Reverse transcription of 1 µg from total RNA was performed using Illustra™ Ready-To-Go RT-PCR Beads (GE Healthcare, Little Chalfont, UK), following instructions of the manufacturer. Quantitative real-time PCR was conducted in a final volume of 10 µL containing the following: SYBR® Green PCR Master Mix (Thermo Fisher Scientific, Waltham, MA, USA), oligo-dT cDNA as the PCR template, and 5 µM of primers. The PCR reaction was performed with StepOne Plus Real-Time PCR System (Thermo Fisher Scientific, Waltham, MA, USA), using the following cycling parameters: 60°C for 10 min, 95°C for 10 min, 40 cycles of 95°C for 15 s and 60°C for 1 min, and a dissociation stage of 95°C for 15 s, 60°C for 1 min, 95°C for 15 s, and 60°C for 15 s. Primers were used to amplify a specific 100–120 bp fragment corresponding to specific gene targets as follows: IFN-β, forward (5′-AGCTCCAAGAAAGGACGAACAT-3′); IFN-β, reverse (5′-GCCCTGTAGGTGAGGTTGATCT-3′); β-actin, forward (5′-AGGTGTGCACCTTTTATTGGTCTCAA-3′); β-actin, reverse (5′-TGTATGAAGGTTTGGTCTCCCT-3′). All data are presented as relative expression units after normalization to the β-actin gene. PCR measurements were conducted in triplicate.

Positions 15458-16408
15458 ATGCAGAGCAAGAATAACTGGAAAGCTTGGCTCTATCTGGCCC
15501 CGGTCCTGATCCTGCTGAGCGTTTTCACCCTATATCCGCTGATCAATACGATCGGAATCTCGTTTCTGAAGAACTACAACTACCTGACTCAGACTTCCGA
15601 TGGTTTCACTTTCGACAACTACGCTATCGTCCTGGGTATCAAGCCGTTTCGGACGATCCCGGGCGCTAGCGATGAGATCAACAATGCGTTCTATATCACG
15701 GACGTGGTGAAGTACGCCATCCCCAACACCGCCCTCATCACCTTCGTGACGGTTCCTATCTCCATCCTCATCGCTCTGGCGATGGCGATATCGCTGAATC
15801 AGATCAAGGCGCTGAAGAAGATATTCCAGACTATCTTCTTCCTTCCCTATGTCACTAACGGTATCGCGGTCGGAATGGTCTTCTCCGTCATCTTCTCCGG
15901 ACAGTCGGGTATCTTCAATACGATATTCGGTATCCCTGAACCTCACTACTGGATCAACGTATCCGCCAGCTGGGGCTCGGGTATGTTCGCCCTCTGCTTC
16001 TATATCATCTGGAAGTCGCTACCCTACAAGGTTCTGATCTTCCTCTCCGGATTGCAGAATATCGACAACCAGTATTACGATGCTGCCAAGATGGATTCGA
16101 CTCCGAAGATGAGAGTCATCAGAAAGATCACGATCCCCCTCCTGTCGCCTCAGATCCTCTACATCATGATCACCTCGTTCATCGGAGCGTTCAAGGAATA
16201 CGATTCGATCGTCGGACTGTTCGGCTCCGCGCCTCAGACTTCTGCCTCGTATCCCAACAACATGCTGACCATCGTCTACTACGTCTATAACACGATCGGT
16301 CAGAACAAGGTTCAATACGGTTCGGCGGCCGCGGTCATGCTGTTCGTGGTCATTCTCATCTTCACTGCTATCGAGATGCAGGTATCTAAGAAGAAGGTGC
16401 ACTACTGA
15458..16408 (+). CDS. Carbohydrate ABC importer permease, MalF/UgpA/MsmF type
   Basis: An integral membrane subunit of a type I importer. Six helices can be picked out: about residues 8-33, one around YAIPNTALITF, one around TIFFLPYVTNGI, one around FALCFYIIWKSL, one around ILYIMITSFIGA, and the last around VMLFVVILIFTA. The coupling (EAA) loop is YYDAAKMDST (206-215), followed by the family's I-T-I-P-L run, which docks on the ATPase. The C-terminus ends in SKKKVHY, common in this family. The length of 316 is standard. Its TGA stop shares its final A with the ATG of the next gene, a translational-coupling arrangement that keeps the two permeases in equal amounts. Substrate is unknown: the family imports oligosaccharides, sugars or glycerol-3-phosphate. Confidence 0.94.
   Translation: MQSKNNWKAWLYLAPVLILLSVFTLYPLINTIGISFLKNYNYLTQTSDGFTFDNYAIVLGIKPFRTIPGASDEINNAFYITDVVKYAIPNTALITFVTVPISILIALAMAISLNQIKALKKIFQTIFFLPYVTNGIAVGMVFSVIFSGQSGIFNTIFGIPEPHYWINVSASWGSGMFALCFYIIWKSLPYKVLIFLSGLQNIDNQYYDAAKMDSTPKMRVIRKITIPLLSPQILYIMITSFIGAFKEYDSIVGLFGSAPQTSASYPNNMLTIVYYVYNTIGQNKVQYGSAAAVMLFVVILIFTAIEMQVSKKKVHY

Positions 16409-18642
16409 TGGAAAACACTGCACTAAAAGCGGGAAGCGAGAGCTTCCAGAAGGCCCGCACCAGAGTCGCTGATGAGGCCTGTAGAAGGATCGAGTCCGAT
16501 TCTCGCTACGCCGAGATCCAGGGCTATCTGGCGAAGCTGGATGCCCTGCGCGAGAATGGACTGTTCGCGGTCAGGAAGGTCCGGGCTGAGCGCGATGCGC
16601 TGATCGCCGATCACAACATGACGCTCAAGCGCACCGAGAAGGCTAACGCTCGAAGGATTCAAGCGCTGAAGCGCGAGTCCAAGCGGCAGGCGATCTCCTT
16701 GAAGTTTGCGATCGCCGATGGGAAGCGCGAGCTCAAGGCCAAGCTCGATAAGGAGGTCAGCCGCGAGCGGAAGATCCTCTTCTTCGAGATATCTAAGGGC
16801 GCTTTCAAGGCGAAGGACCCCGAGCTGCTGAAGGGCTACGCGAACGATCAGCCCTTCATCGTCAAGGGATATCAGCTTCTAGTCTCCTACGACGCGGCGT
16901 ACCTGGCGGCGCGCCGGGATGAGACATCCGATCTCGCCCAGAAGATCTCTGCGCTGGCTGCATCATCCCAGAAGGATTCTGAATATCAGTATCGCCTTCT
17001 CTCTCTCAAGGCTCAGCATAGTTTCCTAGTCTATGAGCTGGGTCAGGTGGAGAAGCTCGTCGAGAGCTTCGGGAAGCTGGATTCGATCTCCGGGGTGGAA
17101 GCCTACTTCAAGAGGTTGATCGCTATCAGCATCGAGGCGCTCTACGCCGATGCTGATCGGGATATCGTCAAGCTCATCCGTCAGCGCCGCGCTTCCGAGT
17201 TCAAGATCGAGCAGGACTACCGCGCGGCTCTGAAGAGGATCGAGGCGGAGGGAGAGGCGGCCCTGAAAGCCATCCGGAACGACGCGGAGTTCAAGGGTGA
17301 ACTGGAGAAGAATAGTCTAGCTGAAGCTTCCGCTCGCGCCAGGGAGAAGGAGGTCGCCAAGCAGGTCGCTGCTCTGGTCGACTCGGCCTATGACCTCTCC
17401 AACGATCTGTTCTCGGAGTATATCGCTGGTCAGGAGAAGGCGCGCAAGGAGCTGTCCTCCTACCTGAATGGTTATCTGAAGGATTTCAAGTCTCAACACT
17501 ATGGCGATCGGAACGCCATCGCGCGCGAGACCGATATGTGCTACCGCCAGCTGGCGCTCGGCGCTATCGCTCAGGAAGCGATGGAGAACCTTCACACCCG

Inhibition of MAPK/NF-κB Signaling Pathways in DCs
DCs were pretreated with vehicle (0.1% DMSO) or selective inhibitors for ERK1/2 (U0126; 10, 50, and 100 µM), JNK (SP600125; 1, 5, and 10 µM), p38 (SB203580; 5, 25, and 50 µM), and NF-κB (BAY1170-82; 10, 100, and 500 µM) (all from Cell Signaling Technology, Danvers, MA, USA) for 45 min. Subsequently, cells were stimulated with B. abortus S2308 strain (MOI 100:1) or with bacterial RNA (2 µg/mL) for 24 h, and harvested supernatants were used to measure cytokine production by ELISA.
Measurement of IL-12, IL-6, IP-10/CXCL10, and TNF-α by ELISA
Collected supernatants of stimulated DCs were frozen until they were assayed for determination of cytokine concentrations using Mouse DuoSet ELISA (R&D Systems), according to the manufacturer’s specifications.